Allele and genotype frequencies were compared between children with malaria and the control children, using the Pearson’s χ2 test. Logistic regression analysis was then performed to take into account the effect of confounding factors such as age, gender, ethnicity, and household location.16 Statistical analyses were carried out with SPSS version 11 (SPSS Inc, USA) and EpiInfo version 1.1.2 (CDC, USA).
Three SNPs located either in the promoter region (APOE Th1/E47) or in exon 4 (APOE 3937 and 4075) of the APOE gene were genotyped. APOE 3937 and 4075 markers were typed in 530 severe malaria cases, 338 mild malaria cases, and 560 individually matched control children. These genotypes were used to define individuals’ APOE ε2, ε3, and ε4 alleles as described. No differences were observed between controls with mild non-malaria diseases (247 patients) and controls with severe non-malaria diseases (313 patients) for allele frequency and genotype distribution (data not shown). Consequently, these control subjects were grouped as a single control group for subsequent analyses.
The APOE ε2 (12.8%), ε3 (64.4%), and ε4 (22.8%) allele frequencies in this Gambian sample were found to be closer to those reported in Ghanaian samples (14.5%, 61.4%, and 24.1%, respectively, for ε2, ε3, and ε4) than others reported in African or non-African populations.10,17 As shown in table 1(A), APOE allele frequencies were found to be similar in the control group and in children with severe and with mild malaria . Furthermore, no differences were observed between the different severe malaria subgroups and either the controls or the mild malaria cases (table 1(A)). APOE genotypes also were compared between these different study groups. Although the APOE ε3/ε4 genotype was apparently more common in severe malaria (29.4%) and cerebral malaria (29.0%) cases than in the mild malaria cases (27.2%) or in the controls (24.8%), no statistically significant differences were observed between these study groups for any APOE genotype. The APOE genotype distribution was, however, found to be significantly different between the control group and children developing both cerebral malaria and severe malarial anaemia (χ2 = 11.42, p = 0.044). In this particular subgroup of children, the APOE ε3/ε4 genotype was found to be more frequent (42.9%) than in the controls (24.8%) (2×2χ2 = 7.57, p = 0.006) and the mild malaria cases (27.2%) (2×2χ2 = 5.06, p = 0.024) (table 1 (B)). These results were confirmed by binary logistic regression where additional factors, such as ethnicity, household location, gender, and age, were simultaneously included in the analyses (data not shown).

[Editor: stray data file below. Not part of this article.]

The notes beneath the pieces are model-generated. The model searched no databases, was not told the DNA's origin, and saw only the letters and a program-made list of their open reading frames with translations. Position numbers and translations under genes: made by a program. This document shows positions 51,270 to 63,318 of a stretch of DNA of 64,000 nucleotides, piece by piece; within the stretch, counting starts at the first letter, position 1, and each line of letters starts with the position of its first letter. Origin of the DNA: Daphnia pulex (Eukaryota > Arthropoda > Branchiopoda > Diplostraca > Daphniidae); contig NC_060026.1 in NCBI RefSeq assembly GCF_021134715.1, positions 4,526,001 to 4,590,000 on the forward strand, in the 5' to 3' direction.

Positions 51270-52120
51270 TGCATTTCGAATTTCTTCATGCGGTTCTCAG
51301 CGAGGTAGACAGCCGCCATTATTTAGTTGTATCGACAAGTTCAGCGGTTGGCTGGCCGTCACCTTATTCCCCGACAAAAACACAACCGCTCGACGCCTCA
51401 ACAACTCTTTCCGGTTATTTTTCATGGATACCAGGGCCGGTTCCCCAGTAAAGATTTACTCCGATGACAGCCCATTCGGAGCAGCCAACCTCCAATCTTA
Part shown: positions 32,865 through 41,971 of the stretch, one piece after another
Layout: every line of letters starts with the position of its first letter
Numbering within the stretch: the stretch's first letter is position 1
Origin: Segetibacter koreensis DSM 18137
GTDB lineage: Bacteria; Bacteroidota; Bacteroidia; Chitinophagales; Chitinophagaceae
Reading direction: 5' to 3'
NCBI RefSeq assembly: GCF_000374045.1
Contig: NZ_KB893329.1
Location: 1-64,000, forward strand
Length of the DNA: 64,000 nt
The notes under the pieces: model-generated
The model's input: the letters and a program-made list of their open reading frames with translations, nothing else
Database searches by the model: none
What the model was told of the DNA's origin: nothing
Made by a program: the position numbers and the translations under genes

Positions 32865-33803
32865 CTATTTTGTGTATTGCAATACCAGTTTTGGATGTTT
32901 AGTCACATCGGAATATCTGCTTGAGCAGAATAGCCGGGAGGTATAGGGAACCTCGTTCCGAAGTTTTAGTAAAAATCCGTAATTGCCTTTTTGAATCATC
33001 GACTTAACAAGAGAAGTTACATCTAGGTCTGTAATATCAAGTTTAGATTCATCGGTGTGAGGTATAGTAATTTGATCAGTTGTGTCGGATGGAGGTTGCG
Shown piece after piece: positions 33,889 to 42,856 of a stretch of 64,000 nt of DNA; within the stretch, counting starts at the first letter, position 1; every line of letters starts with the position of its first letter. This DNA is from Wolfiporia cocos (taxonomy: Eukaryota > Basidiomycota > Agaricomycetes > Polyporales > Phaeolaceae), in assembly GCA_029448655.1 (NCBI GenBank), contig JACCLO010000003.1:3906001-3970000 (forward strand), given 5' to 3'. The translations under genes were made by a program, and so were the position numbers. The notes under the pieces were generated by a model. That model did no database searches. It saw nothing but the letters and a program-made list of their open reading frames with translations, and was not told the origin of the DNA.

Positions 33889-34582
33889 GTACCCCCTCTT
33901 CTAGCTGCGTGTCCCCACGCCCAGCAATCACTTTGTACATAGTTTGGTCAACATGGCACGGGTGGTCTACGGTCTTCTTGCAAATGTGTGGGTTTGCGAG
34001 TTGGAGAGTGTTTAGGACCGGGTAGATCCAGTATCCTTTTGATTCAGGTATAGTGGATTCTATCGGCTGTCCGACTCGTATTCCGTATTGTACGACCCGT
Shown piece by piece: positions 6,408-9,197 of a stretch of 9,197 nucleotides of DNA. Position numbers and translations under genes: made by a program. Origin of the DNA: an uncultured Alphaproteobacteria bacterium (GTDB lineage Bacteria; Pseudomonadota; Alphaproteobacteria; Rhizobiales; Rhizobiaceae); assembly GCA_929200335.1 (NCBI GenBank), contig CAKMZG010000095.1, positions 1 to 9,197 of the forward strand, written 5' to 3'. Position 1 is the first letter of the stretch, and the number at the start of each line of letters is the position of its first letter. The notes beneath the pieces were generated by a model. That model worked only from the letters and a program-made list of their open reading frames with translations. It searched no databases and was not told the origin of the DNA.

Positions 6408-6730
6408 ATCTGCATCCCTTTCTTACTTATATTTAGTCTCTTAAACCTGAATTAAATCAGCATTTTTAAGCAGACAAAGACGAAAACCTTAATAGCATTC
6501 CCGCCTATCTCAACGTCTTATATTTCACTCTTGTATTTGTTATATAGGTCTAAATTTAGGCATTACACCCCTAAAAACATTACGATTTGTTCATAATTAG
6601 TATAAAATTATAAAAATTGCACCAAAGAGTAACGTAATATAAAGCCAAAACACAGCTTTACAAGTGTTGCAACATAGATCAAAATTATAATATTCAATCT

The APOE Th1/E47 SNP was genotyped in a subset of 183 severe malaria cases and 179 control children (table 2 (A)). This polymorphism is located in a consensus sequence of a potential transcriptional (Th1/E47) factor binding site, and the APOE Th1/E47-T allele was previously reported to be associated with an increased risk of Alzheimer’s disease.11,18 As shown in table 2 (A), the allele frequencies were similar in severe malaria cases and in control children (75.4% and 76.0%, respectively, for the G allele; χ2 = 0.03, p = 0.87). Similarly, as shown in table 2 (B), genotype frequencies were not found to be significantly different between the severe malaria cases and the control children (χ2 = 1.95, p = 0.38). Because of the absence of significant difference between this subset of 183 severe malaria cases and 179 controls, the rest of the Gambian case control samples were not genotyped for this marker.